All About the Herding Group

When you look back through the history of dogs, you will find that they have been used for a wide variety of reasons. Some dogs were companions, others may have been used for hunting but perhaps one of the most common reasons why dogs were bred was for herding purposes. In fact, some of the most ancient breeds of dogs were used for herding cattle, sheep and even reindeer. There are many different breeds of dogs that would fit into this category.

Although they are an ancient classification of dog, the herding group is actually the newest classification that was included by the AKC, as it was created in 1983. The breeds that are included in the herding group all have the ability and desire to control the movement of various animals. At times, they may even be able to move those animals that are many times their height, and it shows through other personality when you have them at home.

Although many of the breeds that fit into the herding group may have a history of moving other animals, the vast majority of them are now used as companion dogs and live in the home. In fact, very few of them have likely ever seen the animals that they were designed to herd, but that doesn’t mean that they are lacking in that inherent instinct. In fact, you may find that such a dog is using that instinct to herd the family and they may have various problems, including wanting to chase after you and nip at your heels.

Dogs that are classified in the herding group tend to be excellent companions and even those who are still used in the field are companions of the farmers and herdsmen as well. Many of them tend to be highly intelligent, so they are easily trained and they will respond well when an ongoing program of training is included in their lives. Each dog has its own particular personality, however, so it is important to research the breeds before you decide to choose one for your own home.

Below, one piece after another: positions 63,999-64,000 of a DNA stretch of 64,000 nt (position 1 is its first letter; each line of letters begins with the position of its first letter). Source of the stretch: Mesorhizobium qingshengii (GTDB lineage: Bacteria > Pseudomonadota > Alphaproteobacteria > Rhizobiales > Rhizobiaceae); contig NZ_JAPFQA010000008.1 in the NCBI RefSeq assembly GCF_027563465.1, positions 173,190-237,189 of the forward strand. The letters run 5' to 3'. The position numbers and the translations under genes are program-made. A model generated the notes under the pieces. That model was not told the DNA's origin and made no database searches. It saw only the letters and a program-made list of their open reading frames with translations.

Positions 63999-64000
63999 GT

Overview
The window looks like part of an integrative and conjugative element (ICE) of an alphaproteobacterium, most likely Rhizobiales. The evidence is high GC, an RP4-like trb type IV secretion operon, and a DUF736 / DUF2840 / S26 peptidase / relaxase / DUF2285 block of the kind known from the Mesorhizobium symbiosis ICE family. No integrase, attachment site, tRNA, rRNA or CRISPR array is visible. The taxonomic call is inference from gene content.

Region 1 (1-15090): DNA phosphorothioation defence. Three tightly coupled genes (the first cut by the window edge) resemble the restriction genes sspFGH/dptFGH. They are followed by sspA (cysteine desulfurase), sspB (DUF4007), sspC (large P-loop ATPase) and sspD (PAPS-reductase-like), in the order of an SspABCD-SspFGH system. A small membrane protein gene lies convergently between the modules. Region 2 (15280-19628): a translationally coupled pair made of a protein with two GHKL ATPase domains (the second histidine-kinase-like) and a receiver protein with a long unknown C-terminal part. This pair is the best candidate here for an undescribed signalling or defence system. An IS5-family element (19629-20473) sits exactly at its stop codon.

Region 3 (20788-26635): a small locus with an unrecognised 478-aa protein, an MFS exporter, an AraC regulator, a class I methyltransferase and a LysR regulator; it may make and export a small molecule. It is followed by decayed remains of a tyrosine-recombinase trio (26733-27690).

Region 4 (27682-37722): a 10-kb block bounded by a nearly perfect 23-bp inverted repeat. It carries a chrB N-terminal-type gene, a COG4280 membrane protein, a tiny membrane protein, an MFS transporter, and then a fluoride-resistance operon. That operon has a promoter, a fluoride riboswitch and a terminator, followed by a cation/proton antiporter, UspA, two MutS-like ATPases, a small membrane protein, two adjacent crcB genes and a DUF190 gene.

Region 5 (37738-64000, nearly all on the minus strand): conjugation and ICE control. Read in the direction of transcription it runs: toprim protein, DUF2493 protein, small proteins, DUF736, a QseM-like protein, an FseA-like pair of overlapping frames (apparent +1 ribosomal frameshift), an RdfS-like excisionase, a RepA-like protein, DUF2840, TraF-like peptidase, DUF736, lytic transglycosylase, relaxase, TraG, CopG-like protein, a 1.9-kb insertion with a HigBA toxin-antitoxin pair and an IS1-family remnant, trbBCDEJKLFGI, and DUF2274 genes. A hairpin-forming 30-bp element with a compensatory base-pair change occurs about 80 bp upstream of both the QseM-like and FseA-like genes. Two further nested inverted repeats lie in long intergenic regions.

One of the ways in which dogs in the herding group move animals is by heeling them. For example, an Australian cattle dog could run up behind any of the cattle that were being stubborn to nip at them and bark in order to get them moving. Other dogs from the herding group, however, such as border collies, tend to crouch and stalk and may be able to move the animals by simply looking at them. They also have a tendency to nip as well.

The animals that are found in this category do quite well with humans and many of them make loyal, loving and friendly companions that can be part of both large and small households. In many cases, they can also be used for the specific purpose that they were bred and you may find that allowing them to do so helps to make them a more confident and balanced pet.

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